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The Pike
The Pike
by Lucy Hughes-Hallett
Edition: Paperback
Price: £10.68

3 of 3 people found the following review helpful
5.0 out of 5 stars Italy's renaissance, 27 Jan. 2014
This review is from: The Pike (Paperback)
This is the best biography I have read in recent years. The timeline is unusual but gets to the essence of the character far more quickly than the alternative of working out the nursery years in detail and then losing energy just when the character becomes truly interesting. D'Annunzio himself remains beyond my understanding and despite his many obsessions, it is really only in his final years in virtual exile at Gardone freed of financial worries by the state to build his Vittoriale that there is any predictability in his life. The book gives a fine and unusual view of the developing Italian nation, the need to unite disparate peoples by the shedding of blood in wars that could have been avoided, the shameful waste of compatriots' lives in the doomed assaults on entrenched Austrian troops in the alps, the influence of the distant Versailles Treaty negotiations on the early development of Italian fascism, and the role of form and rhetoric in shaping political function. D'Annunzio was never far from this action, although while the prototypical fascist leader he never endorsed the particular strain practised by Mussolini. The book is highly readable, in fact even exciting towards the end. A very few parts (mainly vernacular sexual terms and references to current technologies) might have been written or omitted to please me better, but those are minor quibbles.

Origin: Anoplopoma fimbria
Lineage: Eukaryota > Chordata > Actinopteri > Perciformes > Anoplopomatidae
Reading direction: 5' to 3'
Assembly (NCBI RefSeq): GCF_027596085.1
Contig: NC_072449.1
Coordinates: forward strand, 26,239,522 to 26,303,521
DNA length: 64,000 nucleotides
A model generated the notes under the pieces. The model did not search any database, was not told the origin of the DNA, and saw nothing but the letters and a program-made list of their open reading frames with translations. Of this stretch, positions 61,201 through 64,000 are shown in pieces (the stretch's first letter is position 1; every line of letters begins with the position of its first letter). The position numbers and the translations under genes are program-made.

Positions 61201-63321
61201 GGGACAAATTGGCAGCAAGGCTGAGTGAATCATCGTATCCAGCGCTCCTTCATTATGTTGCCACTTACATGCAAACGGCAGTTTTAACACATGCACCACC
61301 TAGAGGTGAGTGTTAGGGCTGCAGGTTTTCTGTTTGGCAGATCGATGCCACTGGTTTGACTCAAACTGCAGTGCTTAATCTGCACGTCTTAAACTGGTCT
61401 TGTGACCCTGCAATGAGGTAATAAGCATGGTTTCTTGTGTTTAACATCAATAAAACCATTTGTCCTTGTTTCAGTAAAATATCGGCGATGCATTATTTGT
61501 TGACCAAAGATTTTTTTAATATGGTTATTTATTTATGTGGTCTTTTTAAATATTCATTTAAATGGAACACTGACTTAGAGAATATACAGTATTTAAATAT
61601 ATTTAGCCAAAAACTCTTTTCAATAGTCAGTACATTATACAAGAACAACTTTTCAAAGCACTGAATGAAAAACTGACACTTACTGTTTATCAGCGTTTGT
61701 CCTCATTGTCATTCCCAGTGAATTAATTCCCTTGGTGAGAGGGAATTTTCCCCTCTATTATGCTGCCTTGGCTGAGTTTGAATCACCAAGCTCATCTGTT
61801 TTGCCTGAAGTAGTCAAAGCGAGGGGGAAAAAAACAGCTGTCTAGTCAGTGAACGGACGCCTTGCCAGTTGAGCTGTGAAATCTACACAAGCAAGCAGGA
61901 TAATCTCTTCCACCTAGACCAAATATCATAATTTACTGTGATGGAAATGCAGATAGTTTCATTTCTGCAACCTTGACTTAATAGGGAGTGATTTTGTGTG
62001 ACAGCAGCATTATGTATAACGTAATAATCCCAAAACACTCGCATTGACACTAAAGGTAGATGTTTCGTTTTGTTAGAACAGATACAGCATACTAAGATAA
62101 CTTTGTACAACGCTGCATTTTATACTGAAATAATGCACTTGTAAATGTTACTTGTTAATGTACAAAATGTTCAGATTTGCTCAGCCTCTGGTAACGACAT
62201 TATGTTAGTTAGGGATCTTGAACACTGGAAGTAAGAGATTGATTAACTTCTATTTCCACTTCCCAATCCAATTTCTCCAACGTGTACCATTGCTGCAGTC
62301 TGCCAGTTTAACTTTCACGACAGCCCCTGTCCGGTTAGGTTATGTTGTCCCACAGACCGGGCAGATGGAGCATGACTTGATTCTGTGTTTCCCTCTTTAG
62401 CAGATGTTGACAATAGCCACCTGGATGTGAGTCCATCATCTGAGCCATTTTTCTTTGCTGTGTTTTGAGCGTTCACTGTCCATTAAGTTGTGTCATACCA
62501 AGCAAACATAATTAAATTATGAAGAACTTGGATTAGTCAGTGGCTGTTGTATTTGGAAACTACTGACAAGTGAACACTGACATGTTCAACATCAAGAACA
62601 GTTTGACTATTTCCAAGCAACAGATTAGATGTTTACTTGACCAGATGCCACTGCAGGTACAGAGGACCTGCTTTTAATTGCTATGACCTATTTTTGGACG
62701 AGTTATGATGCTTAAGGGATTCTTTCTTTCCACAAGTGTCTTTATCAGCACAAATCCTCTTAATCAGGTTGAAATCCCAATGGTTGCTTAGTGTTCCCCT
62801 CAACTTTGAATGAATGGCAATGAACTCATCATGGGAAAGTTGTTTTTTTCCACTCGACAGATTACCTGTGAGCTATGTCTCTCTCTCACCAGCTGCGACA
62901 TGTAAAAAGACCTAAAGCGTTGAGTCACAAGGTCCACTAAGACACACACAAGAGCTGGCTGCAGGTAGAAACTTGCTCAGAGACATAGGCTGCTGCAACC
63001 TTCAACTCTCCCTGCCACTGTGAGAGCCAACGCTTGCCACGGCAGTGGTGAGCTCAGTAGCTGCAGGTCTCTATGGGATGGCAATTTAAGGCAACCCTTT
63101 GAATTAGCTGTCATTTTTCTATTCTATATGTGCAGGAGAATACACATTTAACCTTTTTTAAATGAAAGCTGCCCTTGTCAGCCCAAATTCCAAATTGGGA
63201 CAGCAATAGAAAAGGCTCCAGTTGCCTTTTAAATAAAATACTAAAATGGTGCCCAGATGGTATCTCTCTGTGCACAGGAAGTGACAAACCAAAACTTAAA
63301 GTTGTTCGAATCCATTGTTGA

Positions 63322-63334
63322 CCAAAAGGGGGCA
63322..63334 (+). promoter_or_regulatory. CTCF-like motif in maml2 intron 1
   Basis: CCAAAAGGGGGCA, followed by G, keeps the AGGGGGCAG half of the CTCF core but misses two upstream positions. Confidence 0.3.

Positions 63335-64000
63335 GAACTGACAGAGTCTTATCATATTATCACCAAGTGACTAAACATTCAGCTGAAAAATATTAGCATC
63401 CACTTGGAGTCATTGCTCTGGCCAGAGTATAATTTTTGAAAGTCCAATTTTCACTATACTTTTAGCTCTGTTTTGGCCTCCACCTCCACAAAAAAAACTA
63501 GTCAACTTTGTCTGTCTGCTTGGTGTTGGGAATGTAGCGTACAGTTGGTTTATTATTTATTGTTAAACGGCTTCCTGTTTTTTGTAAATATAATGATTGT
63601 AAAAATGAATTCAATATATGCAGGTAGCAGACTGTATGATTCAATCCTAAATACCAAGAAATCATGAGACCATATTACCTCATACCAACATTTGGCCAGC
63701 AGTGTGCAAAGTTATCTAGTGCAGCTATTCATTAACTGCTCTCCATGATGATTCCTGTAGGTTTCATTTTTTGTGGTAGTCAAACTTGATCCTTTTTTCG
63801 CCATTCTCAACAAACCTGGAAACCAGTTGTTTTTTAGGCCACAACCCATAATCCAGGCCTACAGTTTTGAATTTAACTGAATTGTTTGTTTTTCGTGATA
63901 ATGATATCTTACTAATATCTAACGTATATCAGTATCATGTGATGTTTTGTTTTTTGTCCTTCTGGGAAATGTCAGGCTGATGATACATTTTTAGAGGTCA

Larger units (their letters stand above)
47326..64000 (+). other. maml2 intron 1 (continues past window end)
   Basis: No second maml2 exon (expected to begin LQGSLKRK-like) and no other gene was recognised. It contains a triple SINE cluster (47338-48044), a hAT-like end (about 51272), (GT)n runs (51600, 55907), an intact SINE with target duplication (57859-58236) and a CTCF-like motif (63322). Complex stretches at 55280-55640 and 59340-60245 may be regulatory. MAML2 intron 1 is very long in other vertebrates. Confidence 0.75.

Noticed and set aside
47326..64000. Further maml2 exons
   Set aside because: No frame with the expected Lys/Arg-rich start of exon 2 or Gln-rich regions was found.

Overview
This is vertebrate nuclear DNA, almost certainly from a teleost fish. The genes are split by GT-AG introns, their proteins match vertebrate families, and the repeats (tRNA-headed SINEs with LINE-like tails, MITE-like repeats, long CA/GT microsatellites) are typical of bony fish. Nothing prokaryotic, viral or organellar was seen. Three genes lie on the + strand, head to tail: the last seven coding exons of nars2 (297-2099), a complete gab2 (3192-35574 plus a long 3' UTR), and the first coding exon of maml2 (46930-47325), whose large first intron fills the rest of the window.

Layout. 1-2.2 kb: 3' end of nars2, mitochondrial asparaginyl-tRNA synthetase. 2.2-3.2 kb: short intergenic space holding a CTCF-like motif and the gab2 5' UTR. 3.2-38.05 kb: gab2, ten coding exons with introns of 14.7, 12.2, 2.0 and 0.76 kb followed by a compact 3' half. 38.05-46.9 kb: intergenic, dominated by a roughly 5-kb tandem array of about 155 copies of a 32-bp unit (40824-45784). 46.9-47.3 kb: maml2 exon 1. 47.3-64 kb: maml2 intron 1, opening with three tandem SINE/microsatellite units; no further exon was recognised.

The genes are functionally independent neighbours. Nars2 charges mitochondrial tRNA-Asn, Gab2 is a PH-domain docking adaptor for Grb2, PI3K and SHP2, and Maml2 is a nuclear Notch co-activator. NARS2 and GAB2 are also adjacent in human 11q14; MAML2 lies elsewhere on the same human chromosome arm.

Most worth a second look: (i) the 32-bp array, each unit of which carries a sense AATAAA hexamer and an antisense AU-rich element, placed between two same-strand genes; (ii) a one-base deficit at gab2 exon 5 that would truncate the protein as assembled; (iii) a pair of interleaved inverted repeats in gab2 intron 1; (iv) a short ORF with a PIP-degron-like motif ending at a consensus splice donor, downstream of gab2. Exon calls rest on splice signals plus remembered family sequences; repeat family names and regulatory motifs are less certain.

From the Ruins of Empire: The Revolt Against the West and the Remaking of Asia
From the Ruins of Empire: The Revolt Against the West and the Remaking of Asia
by Pankaj Mishra
Edition: Paperback
Price: £9.98

4.0 out of 5 stars East is East,... and never the twain shall meet (?), 18 Aug. 2013
A provocative read, with the key contentions amply proven. 19th century colonisation of Asia by Western powers was motivated primarily by trade, extractive industry and territorial control whereas nation building and independence for the colonised peoples was never a real consideration. This gave rise to deep seated resentment evident to this day. Some Asian nations were more resilient than others: Japan modernised internally by making full use of western advances without conceding much more than trading rights, whereas the Ottoman Empire tried the same path but by that time was already a fragmented country deeply in debt to the European countries.